... Russia's policies may inadvertently support policy changes as advocated by the EU, even under conditions of high interdependence (Ademmer forthcoming; Delcour and Wolczuk 2015a;Langbein 2015). Our findings strongly indicate that Russia and the EU jointly shape various sectoral outcomes in NCs. ...
... Recent research has shown that EU policy conditionality and its Russian functional equivalent canjointly with the policy preferences of incumbent elitesexplain a decent amount of formal and de facto policy changes in some policy areas and selected NCs (Ademmer forthcoming). In addition, Russiabased companies can also provide further capacity and incentives to domestic actors in NCs in support of convergence with EU standards (Langbein 2015). It has also been argued that some forms of Russian pressure increase the need for domestic changes and hence incentivize the adoption of EU templates (Ademmer 2015;Hagemann 2013;Langbein 2013). ...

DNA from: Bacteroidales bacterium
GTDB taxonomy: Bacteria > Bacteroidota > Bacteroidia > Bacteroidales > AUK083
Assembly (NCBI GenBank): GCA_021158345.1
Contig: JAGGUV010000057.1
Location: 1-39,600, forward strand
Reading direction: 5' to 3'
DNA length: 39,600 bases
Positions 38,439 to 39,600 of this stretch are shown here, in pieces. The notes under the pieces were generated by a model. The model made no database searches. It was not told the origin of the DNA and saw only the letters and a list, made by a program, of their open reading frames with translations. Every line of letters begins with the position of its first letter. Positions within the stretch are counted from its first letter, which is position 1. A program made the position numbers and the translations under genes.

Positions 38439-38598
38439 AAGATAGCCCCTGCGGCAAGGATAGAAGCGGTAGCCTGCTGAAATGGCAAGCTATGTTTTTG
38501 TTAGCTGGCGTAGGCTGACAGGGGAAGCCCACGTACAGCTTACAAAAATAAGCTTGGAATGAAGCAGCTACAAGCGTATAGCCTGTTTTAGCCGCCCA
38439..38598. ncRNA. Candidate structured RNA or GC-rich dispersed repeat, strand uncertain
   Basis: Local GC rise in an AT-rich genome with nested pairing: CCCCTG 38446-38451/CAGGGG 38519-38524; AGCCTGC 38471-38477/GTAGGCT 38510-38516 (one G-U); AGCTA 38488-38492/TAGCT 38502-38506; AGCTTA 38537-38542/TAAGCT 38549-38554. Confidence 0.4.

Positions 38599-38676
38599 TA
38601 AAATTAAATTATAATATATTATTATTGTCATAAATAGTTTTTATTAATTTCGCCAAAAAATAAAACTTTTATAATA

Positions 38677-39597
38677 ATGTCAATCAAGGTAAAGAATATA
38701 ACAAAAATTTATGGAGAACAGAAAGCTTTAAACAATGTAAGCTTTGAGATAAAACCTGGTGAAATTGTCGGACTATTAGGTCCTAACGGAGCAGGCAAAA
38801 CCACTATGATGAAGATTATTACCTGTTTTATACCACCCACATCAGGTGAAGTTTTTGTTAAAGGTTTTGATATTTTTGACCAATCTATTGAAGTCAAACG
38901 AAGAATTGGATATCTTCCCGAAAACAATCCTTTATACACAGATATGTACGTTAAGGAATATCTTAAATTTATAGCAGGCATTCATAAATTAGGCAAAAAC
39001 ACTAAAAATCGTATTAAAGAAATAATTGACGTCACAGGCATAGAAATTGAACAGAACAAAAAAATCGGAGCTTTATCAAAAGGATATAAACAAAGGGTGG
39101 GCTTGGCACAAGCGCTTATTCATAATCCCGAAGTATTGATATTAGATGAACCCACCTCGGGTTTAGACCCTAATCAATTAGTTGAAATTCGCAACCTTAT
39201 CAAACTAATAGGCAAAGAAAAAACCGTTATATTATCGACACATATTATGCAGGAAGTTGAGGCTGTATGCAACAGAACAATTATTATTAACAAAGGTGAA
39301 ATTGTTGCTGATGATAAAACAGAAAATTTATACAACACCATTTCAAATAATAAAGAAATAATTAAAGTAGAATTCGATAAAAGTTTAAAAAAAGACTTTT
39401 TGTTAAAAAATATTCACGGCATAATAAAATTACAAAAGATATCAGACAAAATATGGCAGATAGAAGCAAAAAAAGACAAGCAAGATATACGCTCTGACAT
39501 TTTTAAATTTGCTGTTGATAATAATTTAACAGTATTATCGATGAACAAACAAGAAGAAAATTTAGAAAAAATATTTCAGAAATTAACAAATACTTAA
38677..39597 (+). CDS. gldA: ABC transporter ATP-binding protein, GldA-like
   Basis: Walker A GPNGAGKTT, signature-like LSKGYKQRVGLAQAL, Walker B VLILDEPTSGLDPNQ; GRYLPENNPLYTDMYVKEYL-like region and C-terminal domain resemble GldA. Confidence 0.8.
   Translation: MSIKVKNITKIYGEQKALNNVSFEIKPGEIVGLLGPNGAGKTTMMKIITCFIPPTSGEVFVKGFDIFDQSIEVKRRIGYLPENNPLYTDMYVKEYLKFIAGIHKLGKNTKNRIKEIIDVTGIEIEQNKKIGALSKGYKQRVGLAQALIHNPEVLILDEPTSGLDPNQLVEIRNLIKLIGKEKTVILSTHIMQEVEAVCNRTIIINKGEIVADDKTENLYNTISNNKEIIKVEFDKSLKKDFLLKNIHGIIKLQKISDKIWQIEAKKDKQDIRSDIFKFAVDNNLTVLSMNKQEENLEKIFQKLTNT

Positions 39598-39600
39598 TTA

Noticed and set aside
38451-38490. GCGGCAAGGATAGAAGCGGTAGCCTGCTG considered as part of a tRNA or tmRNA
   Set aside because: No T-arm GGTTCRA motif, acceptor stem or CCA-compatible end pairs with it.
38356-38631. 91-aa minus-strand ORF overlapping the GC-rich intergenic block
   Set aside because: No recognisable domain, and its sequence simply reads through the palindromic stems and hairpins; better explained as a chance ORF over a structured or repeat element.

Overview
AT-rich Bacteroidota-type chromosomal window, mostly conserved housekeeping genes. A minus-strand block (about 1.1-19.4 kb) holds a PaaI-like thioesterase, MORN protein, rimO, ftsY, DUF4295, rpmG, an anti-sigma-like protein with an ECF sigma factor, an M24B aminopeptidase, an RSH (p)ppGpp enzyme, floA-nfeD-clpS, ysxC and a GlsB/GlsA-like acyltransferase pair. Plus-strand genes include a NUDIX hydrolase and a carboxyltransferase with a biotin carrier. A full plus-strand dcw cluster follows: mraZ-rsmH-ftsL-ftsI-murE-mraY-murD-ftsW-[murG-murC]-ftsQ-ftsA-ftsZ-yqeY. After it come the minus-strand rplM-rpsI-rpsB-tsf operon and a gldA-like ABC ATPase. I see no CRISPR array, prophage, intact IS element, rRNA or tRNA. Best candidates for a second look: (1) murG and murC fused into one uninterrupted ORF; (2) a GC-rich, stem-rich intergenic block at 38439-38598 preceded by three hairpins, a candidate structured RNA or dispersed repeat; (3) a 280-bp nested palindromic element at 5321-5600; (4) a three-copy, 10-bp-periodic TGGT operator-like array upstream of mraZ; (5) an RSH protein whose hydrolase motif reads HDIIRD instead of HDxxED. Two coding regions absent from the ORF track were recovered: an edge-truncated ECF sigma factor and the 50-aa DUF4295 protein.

... They find that domestic incumbents cherry-pick and use multiple offers by external state or state-connected actors to further their domestic agendas; for example, in sovereigntysensitive areas in Georgia and Armenia (Ademmer forthcoming) and in Moldova(Hagemann 2013). Others also find that strategies pursued by both EU and Russia are crucial in empowering domestic state and non-state actors for enacting sectoral change in Ukraine in "low politics" areas, such as economic, trade-related or social affairs(Langbein 2015).The results of this special issue corroborate these findings for a variety of additional issue areas and shed further light on the importance and the diversity of domestic actors that are not only passive recipients, but active creators of domestic change, notwithstanding any geopolitical rivalry between the external actors. Vested business actors and their political affiliations matter especially in the areas of trade and natural resources. ...